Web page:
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Education Committee Chairmen Promise Compromise On Charter Schools

By Jeffrey Hess | Published 07 Mar 2012 05:16pm | comments
Rep. John Moore.

Mississippi is one step closer to overhauling its education system. The leaders of the House and Senate education committees are promising to compromise to get a charter school bill passed this session. MPB's Jeffrey Hess reports.

A bill to ease the path for Charter schools in Mississippi has passed the Senate and is currently in the house.

Senator Gray Tollison of Oxford says Charter schools are an essential part of education reform in Mississippi.

"This can help some communities across our state that need it. That need some outside influence. Maybe need a little disruption in their community, something new, to get them enthusiastic about education and about improving their student and their children's lives," Tollison said.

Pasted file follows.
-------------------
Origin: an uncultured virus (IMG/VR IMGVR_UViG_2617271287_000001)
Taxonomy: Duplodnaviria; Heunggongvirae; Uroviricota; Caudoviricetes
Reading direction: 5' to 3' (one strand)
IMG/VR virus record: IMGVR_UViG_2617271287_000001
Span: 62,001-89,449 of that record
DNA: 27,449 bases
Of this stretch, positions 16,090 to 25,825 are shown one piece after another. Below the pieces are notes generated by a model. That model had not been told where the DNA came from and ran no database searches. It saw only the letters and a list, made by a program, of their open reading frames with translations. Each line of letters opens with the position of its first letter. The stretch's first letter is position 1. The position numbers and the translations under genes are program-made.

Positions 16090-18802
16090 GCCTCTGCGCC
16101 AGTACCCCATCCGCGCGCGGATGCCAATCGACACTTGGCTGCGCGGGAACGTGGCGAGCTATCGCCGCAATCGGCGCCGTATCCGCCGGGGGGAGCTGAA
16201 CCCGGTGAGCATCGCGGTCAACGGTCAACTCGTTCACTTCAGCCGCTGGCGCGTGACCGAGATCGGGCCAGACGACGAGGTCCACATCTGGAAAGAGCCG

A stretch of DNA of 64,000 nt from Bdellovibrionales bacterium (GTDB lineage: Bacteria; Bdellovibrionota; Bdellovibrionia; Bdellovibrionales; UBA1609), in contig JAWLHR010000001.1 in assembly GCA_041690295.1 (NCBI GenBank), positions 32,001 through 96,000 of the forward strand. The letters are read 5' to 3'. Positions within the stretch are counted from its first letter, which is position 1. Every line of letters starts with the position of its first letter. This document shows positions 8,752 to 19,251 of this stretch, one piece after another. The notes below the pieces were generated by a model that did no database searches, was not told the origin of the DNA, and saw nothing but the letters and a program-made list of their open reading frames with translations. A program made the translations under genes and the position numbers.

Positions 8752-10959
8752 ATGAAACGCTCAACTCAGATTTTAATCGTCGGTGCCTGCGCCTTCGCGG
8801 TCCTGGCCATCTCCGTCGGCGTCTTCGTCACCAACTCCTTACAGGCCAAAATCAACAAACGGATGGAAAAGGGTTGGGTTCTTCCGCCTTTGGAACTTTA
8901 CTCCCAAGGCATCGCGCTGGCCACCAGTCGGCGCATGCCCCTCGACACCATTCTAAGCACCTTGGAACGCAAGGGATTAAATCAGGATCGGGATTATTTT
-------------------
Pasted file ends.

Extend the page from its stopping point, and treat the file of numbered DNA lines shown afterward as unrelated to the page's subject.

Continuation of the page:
Tollison spoke in Jackson yesterday with House education chairman John Moore of Brandon.

Representative Moore says he is willing to be flexible with the bill if it means charter school legislation is passed.

"My feet are not in the concrete on any particular issue and I am assuming Senator Tollison and his committee are the same way over on the Senate side. We are both committed to coming through with a final good product for th sate of Mississippi before the end of the session," Moore said.

There are two big differences between the house and senate bills...The house bill permits virtual charter schools and lets local schools board authorize charter schools and the senate bill does not.

Kevin Gilbert with the Mississippi Association of Educators worries that the overhaul will decrease Mississippi teachers’ job security and ability to innovate in the classroom.

"It is going to prevent good teachers from trying to get into a system that is being created that is supposedly supposed to help students. It doesn't give teachers, if they get involved in this system, a voice if politics come into play on their job performance," Gilbert said.

Still, the bulk of state spending goes toward education.

When it comes time to draft a budget, the fight over how much to spend on education could put charter schools on hold.



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